Does corporate social responsibility (“CSR”) improve firm value? When companies make decisions, should they care only about shareholders or should they take other stakeholders (e.g. employees, customers, the environment) into account? This is a decades-old debate, but despite many cogent views on both sides, there’s surprisingly little hard evidence.
In 1970, Milton Friedman famously wrote that “the social responsibility of business is to increase its profits”. This view isn’t as hard-hearted as it may sound. Friedman argued that a company can only increase its profits by taking other stakeholders into account – producing high-quality products, treating its employees fairly, and having a good environmental reputation. Under this view, firms should focus exclusively on profits, and everything else will fall into place. Considering other stakeholders beyond the profit implication is at the expense of shareholders: a dollar spent on reducing pollution (beyond the level that will avoid an environmental lawsuit) is a dollar that cannot be paid as dividends.
However, advocates of CSR argue that the Friedman view only holds in theory. In practice, it’s extremely difficult to quantify the profit implications of most socially responsible actions. A company could decide whether to grant an employee compassionate leave by trying to calculate the potential loss in morale and productivity if the leave was withheld, but these consequences are very hard to quantify. The CSR approach would be to grant the leave simply because it’s the right thing to do – because the goal of the company isn’t only to maximise profits, but to treat stakeholders with compassion. Treating employees fairly will eventually manifest in greater staff retention and future productivity. However, these long-run effects are difficult to quantify, so a firm focused exclusively on profits will not invest in its stakeholders.
Whether CSR improves firm value has been studied extensively by management scholars. Most studies find a positive correlation between CSR and measures of firm performance, such as profits. However, correlation doesn’t imply causation. It may not be that CSR causes a firm to perform better, but instead that firm performance causes CSR – only firms that are performing well can afford to spend money on its other stakeholders. In addition, some studies consider only one industry, or a short time period, and so are hard to generalize.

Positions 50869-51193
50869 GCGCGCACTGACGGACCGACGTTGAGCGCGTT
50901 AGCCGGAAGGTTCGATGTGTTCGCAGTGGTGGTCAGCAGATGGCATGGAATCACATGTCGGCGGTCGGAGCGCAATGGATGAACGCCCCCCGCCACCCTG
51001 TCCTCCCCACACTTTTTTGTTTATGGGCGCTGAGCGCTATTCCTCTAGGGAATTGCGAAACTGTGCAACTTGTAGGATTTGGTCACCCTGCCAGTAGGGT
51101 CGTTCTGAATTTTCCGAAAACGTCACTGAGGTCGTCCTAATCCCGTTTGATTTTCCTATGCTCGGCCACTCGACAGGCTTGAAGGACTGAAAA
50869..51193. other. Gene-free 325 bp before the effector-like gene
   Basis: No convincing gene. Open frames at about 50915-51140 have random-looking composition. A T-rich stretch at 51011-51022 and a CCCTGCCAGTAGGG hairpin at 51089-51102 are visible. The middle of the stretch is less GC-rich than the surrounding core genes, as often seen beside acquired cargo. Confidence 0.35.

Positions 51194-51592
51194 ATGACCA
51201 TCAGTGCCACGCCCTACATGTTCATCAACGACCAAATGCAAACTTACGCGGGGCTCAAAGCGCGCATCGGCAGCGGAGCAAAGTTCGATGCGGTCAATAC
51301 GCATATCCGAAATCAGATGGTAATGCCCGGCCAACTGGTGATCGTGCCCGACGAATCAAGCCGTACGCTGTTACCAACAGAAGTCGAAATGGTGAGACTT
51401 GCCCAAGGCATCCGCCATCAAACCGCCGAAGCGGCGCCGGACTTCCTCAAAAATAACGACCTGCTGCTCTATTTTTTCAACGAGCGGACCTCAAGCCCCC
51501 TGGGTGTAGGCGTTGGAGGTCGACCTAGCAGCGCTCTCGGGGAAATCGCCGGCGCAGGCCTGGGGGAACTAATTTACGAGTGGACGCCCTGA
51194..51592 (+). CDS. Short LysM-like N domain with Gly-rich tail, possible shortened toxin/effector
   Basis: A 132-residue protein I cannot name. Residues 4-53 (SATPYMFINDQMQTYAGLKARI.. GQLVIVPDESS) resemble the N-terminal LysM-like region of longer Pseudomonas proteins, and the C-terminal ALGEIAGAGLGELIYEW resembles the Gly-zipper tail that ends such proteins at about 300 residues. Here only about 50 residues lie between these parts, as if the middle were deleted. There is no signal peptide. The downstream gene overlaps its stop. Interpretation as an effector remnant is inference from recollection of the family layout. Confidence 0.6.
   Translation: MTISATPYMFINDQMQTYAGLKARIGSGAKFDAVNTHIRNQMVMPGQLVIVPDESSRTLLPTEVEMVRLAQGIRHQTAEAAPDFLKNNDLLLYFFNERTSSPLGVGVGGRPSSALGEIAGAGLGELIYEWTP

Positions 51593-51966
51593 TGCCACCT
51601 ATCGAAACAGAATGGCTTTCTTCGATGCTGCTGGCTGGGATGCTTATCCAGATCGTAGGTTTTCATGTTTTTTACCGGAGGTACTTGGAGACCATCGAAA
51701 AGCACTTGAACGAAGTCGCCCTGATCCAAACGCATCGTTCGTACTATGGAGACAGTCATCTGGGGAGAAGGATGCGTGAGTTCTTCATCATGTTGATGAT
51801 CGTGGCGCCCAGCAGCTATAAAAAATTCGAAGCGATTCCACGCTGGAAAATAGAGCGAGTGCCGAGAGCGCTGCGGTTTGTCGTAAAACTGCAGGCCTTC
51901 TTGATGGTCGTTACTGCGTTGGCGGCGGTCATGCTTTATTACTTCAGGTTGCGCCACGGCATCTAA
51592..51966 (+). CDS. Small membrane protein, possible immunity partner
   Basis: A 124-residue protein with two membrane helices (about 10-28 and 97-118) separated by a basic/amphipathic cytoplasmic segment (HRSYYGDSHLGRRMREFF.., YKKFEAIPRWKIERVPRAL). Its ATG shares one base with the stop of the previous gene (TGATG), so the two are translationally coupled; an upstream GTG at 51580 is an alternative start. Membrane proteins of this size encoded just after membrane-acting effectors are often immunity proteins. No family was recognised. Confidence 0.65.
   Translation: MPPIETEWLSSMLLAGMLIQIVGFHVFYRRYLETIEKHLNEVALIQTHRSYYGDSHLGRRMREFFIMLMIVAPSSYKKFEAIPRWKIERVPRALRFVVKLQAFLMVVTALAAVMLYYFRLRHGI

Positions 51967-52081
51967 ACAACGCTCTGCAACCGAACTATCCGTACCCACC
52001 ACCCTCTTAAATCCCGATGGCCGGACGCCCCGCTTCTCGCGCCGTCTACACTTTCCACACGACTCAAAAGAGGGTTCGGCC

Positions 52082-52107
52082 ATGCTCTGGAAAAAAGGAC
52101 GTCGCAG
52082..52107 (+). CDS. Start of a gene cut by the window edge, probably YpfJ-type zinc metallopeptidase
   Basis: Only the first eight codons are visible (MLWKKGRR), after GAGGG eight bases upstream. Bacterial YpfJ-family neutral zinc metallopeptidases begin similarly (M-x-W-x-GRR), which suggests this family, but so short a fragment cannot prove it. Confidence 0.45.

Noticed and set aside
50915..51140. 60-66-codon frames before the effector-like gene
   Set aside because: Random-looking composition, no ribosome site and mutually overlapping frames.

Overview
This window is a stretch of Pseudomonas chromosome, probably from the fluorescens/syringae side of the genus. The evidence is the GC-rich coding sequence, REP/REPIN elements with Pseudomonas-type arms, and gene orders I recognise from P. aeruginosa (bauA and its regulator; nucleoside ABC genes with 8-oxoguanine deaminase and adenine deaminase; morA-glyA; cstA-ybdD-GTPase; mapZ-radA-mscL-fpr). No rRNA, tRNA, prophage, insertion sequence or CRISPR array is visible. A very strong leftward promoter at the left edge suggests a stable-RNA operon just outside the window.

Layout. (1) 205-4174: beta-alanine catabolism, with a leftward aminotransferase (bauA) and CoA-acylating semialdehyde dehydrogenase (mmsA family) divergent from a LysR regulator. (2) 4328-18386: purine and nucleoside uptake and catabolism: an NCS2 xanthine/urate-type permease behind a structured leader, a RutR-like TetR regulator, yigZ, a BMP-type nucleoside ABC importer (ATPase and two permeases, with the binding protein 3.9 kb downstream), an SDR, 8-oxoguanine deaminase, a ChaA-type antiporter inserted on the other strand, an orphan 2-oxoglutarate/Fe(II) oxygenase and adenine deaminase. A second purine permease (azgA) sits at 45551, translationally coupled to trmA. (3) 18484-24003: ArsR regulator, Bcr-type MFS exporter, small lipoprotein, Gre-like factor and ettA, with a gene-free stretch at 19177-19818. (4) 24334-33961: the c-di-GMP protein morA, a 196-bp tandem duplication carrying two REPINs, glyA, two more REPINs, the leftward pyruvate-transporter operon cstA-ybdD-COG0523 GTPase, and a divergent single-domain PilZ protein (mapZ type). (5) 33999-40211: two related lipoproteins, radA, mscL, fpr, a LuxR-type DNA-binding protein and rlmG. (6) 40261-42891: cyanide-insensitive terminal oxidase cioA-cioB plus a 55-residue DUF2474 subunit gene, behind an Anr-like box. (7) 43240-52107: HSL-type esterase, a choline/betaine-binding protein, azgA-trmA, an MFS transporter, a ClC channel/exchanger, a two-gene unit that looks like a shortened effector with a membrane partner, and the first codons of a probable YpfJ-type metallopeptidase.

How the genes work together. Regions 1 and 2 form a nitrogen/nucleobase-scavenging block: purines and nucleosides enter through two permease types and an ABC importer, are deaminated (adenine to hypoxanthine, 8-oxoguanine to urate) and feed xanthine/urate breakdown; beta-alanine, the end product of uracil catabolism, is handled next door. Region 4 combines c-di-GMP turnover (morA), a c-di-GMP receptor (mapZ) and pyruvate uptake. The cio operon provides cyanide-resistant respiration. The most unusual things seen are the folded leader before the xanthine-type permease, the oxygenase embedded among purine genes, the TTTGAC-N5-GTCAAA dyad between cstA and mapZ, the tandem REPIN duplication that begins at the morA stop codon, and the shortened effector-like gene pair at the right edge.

I decided to tackle this long-standing management question using a methodology from a different field – finance. This approach involves linking CSR not to profits, but to future stock returns, which reduces reverse causality concerns. If it was high profits that caused CSR, then the high profits would mean the company’s stock price would already be high today, and so we shouldn’t expect higher stock returns going forward.
The next decision is how to measure CSR. The main challenge is that CSR is extremely difficult to measure objectively, as it’s intangible. Tangible measures do exist – for example, one could measure workplace diversity by whether there’s a minority on the board. However, tangible measures are relatively superficial and thus easy to manipulate. For example, a company that cared little about workplace diversity could put a token minority on the board to “check the box”. A separate challenge is that CSR comprises of many different dimensions – responsibility to employees, customers, the environment, etc, and it’s unclear how to weight these different constituencies.